“ . . . master of the magicians . . . ” Other versions read “chief of the magicians,” NKJV,NASB,NIV “prince of diviners,” DOUAY “master of scribes,” DARBY “master of wonder-workers,” BBE and “master of enchanters,” SEPTUAGINT As you can see, some translations accent the academic part, while others put the emphasis on the dark powers that motivated these men. Both views are correct, for they obtained their knowledge from dark and unlawful sources.
Following the interpretation of his first dream, Nebuchadnezzar had made Daniel “the governor over all the wise men of Babylon” (2:48). Some time after the events of the fourth chapter, Belshazzar’s queen said, “There is a man in thy kingdom, in whom is the spirit of the holy gods; and in the days of thy father light and understanding and wisdom, like the wisdom of the gods, was found in him; whom the king Nebuchadnezzar thy father, the king, I say, thy father, made master of the magicians, astrologers, Chaldeans, and soothsayers” (Dan 5:11).
I have often thought how the magicians, astrologers, and soothsayers must have responded to their new “chief.” For them, it no doubt introduced an era of great restriction, for I cannot imagine Daniel allowing them to peddle their delusions among the people, or before the king, as long as he was able to stop it.
But let us look at this from the higher perspective. Promotion comes from the Lord – that is the express revelation of God (Psa 75:6; Dan 4:17). In this case, He gave the kingdoms of the world to a despot, and the magicians, astrologers, and soothsayers into the hands of a holy prophet. There is certainly enough irony in those assignments to confound those who do not have faith in God.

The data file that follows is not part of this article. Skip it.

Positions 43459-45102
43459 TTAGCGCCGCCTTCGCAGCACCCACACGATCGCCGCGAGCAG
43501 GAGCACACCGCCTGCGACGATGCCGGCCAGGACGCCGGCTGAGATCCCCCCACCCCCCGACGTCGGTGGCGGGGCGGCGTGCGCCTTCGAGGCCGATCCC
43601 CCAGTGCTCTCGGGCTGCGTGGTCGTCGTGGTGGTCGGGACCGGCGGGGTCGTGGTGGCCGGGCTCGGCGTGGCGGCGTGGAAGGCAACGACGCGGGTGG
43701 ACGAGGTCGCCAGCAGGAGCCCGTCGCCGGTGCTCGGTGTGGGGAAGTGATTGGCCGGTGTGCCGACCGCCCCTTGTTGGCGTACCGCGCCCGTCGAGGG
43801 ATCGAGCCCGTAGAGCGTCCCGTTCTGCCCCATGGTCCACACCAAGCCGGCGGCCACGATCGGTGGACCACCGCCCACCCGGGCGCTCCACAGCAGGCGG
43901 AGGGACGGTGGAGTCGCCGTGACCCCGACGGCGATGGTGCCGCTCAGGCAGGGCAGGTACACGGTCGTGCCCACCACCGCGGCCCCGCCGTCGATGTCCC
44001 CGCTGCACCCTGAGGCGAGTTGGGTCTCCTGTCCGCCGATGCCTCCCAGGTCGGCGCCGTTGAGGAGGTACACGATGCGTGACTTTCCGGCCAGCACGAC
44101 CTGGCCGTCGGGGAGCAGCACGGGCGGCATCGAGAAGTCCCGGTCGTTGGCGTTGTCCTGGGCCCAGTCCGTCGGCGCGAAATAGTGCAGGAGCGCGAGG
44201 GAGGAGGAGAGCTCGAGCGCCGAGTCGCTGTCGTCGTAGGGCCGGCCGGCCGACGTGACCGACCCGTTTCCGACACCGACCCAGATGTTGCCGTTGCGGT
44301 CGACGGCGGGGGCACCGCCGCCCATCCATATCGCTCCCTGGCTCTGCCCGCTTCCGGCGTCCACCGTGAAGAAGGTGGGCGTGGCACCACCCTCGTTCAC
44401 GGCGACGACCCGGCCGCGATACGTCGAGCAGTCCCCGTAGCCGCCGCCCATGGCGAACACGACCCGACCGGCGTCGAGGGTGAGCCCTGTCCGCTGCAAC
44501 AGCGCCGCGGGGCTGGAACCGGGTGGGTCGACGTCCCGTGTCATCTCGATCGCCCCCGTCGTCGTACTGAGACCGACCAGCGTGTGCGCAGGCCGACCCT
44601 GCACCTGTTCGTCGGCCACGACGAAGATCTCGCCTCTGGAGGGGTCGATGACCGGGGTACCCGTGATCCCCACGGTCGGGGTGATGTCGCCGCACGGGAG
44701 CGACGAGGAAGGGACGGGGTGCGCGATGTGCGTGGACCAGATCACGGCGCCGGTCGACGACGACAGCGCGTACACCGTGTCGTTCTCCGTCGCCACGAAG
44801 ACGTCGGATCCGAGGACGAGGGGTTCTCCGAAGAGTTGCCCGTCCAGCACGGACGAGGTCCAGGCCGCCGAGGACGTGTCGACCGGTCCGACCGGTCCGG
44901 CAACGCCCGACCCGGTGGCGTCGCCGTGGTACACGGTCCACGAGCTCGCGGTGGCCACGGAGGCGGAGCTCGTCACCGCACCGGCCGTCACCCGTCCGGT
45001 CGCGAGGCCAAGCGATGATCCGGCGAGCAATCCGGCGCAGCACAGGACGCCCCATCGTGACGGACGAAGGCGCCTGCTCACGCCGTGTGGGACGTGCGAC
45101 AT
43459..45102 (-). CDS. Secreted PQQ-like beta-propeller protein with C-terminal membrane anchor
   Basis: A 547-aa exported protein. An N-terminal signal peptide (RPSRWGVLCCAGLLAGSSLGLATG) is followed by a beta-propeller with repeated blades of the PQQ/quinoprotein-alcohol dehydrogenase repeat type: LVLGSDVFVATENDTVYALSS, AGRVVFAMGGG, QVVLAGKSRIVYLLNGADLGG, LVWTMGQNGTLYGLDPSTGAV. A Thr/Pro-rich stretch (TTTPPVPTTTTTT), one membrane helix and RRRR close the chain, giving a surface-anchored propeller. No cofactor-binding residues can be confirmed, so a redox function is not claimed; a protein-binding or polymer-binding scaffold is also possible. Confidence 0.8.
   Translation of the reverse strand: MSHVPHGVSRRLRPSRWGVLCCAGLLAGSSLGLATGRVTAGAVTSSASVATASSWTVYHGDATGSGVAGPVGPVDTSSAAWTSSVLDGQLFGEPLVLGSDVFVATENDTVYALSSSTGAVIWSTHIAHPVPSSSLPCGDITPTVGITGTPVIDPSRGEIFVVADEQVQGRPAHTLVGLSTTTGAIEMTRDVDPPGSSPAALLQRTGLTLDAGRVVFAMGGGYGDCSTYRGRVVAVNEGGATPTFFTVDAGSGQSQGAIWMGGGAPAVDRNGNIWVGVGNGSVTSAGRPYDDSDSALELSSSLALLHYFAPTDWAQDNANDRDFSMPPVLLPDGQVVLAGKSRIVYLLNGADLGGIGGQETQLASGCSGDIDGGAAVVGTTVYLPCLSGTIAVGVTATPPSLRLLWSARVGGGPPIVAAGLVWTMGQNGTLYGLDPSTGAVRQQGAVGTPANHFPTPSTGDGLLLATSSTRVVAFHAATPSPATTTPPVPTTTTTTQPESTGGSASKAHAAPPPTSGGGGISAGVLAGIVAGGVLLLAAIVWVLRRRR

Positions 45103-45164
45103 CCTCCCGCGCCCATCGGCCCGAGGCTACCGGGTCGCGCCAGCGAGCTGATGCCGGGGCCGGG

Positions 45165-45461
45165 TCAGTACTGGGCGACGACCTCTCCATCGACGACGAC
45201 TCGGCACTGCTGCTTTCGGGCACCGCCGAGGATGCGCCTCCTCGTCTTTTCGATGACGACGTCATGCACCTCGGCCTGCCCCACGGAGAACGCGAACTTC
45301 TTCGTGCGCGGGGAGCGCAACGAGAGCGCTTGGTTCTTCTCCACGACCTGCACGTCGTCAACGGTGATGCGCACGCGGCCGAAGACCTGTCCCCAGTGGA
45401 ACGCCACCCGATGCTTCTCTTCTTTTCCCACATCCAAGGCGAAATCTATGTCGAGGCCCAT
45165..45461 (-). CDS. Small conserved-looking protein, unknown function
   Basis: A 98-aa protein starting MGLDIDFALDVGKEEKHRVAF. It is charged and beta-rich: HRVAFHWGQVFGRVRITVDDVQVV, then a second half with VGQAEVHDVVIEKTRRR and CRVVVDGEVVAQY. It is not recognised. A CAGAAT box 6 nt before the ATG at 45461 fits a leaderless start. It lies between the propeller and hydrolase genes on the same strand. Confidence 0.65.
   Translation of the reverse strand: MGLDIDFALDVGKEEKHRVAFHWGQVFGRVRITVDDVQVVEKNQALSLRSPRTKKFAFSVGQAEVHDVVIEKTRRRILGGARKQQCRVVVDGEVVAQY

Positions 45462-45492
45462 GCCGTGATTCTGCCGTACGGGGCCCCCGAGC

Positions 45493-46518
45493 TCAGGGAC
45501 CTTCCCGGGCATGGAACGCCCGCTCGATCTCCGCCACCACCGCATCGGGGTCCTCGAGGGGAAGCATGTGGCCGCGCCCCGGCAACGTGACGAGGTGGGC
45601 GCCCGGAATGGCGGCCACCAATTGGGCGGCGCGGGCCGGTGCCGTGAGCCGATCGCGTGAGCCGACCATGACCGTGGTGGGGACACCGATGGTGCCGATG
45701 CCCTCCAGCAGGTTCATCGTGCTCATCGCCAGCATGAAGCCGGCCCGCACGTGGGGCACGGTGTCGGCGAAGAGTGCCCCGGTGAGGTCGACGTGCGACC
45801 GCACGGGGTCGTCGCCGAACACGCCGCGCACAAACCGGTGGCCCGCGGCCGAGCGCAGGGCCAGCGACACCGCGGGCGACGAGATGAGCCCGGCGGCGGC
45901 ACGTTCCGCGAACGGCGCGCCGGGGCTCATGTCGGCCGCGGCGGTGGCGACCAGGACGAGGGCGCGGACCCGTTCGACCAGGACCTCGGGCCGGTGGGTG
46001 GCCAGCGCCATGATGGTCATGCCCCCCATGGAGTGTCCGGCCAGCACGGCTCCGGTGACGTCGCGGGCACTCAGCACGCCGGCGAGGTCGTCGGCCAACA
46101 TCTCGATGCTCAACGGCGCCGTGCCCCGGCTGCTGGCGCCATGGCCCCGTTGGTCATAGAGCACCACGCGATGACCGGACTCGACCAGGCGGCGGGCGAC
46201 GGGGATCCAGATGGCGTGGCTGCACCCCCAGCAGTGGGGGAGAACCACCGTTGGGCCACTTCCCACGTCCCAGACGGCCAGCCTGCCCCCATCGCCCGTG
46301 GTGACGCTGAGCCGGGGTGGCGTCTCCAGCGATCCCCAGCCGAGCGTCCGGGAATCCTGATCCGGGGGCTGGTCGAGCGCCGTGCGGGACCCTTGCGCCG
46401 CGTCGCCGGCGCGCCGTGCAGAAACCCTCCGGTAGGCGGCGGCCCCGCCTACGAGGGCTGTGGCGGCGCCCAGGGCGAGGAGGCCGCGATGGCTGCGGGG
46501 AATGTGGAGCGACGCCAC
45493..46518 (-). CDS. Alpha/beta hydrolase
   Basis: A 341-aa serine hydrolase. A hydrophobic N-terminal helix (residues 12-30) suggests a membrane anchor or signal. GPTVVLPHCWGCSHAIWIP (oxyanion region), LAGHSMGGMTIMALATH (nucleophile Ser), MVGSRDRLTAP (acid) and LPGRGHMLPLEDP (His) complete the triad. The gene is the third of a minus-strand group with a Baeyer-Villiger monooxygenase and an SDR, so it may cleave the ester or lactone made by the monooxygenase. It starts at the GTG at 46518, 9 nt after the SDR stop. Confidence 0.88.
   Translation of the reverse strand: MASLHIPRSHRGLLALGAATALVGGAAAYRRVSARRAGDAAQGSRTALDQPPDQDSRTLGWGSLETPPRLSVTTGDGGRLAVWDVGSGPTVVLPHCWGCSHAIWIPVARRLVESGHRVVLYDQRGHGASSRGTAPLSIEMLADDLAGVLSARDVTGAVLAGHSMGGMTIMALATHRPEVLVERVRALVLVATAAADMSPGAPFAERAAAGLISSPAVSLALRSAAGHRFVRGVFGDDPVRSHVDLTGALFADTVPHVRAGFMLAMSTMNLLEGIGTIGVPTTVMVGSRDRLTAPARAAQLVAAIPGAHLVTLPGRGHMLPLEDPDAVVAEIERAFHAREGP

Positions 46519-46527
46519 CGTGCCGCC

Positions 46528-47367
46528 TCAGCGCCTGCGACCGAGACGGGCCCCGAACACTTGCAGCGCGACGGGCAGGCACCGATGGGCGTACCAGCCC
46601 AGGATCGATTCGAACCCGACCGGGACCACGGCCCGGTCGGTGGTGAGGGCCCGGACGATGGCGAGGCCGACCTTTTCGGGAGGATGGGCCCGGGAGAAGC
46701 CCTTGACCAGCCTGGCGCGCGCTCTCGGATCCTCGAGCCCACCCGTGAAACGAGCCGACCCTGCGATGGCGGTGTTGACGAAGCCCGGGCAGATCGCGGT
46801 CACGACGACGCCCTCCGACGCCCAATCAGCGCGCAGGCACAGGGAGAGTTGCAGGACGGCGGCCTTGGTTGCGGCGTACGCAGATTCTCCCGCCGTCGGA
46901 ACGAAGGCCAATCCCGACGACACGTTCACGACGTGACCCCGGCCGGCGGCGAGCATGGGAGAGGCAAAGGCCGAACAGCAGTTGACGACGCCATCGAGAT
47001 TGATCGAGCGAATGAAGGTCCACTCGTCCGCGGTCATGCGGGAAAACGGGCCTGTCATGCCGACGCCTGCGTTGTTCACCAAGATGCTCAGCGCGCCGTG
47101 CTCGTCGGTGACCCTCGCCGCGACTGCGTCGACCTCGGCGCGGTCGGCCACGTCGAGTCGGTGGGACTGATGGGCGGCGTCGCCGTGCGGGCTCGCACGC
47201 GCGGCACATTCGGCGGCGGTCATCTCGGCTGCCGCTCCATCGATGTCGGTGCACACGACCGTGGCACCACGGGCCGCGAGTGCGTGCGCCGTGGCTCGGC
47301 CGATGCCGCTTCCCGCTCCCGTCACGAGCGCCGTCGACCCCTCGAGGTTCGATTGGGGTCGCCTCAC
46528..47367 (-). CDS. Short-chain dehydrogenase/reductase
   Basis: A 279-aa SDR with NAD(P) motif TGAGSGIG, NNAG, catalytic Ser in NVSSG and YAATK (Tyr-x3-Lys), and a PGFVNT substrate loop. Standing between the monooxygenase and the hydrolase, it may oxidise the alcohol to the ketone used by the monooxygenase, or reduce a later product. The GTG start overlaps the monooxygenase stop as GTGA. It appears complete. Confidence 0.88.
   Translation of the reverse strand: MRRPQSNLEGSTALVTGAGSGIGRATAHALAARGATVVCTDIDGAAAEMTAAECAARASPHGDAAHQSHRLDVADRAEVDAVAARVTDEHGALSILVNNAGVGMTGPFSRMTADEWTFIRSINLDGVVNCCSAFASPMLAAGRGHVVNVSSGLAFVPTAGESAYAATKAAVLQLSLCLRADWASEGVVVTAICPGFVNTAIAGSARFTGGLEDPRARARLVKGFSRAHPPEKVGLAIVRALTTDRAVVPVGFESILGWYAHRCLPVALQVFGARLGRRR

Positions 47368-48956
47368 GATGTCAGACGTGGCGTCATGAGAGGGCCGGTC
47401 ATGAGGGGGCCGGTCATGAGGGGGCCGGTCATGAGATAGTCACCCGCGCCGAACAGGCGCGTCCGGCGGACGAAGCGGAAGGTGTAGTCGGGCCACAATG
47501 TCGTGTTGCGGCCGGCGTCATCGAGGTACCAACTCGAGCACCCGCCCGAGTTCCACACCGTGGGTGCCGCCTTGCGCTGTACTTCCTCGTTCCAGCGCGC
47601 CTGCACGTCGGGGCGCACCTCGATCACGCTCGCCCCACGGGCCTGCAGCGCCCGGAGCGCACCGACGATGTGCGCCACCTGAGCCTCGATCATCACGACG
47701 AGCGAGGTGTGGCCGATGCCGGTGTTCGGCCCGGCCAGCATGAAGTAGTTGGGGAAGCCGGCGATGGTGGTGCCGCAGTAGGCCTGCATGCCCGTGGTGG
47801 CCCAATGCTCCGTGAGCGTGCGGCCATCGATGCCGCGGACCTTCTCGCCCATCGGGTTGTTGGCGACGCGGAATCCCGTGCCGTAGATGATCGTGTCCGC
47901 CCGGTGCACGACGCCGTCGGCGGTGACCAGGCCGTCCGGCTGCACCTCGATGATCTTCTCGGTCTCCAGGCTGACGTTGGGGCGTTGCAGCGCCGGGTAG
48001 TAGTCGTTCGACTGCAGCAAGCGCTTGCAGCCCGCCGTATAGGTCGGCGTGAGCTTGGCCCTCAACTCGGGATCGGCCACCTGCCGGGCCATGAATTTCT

Here again, Daniel is spoken to in language that is reproachful to him, though probably complimentary in the mind of Nebuchadnezzar. It would be like calling David the “chief of the priests of Dagon,” or Josiah the “master over the priests of the high places.” I continue to marvel at the resilience of Daniel. It is no wonder the Lord opened such a great door to him. He was able conduct himself in such a manner as to bring glory to God.
Thus, two wounding references are made, doubtless intended by the devil to make Daniel act rashly. We will find, however, that Satan’s will was utterly frustrated.
“ 9c . . . because I know that the spirit of the holy gods is in thee . . . ” As I have already mentioned, mentioned, this was Nebuchadnezzar’s way of saying Daniel was somehow linked to Deity. The king saw him as more than a man, invested with power and ability by one of the many gods he recognized. He say men “as trees walking” (Mark 8:24).
“ 9d . . .and no secret troubleth thee . . . ” Other versions read, “no mystery baffles you,” NASB “no mystery is too difficult for you,” NIV and “no mystery is too great for you to solve.” NLT Even Nebuchadrezzar knew this was not a natural ability. Daniel had previous told him this power was not the result of natural aptitude. “But as for me, this secret has not been revealed to me because I have more wisdom than anyone living” (Dan 2:30).
All of our exposure to the wise men of Babylon confirms that nearly everything out of the ordinary was most difficult for them, if not impossible. How well the king knew this. But Daniel was not in that category. Notice the consistency of Daniel’s ministry. No mystery was too difficult for him. No challenge brought his Divinely bestowed ability to the ground.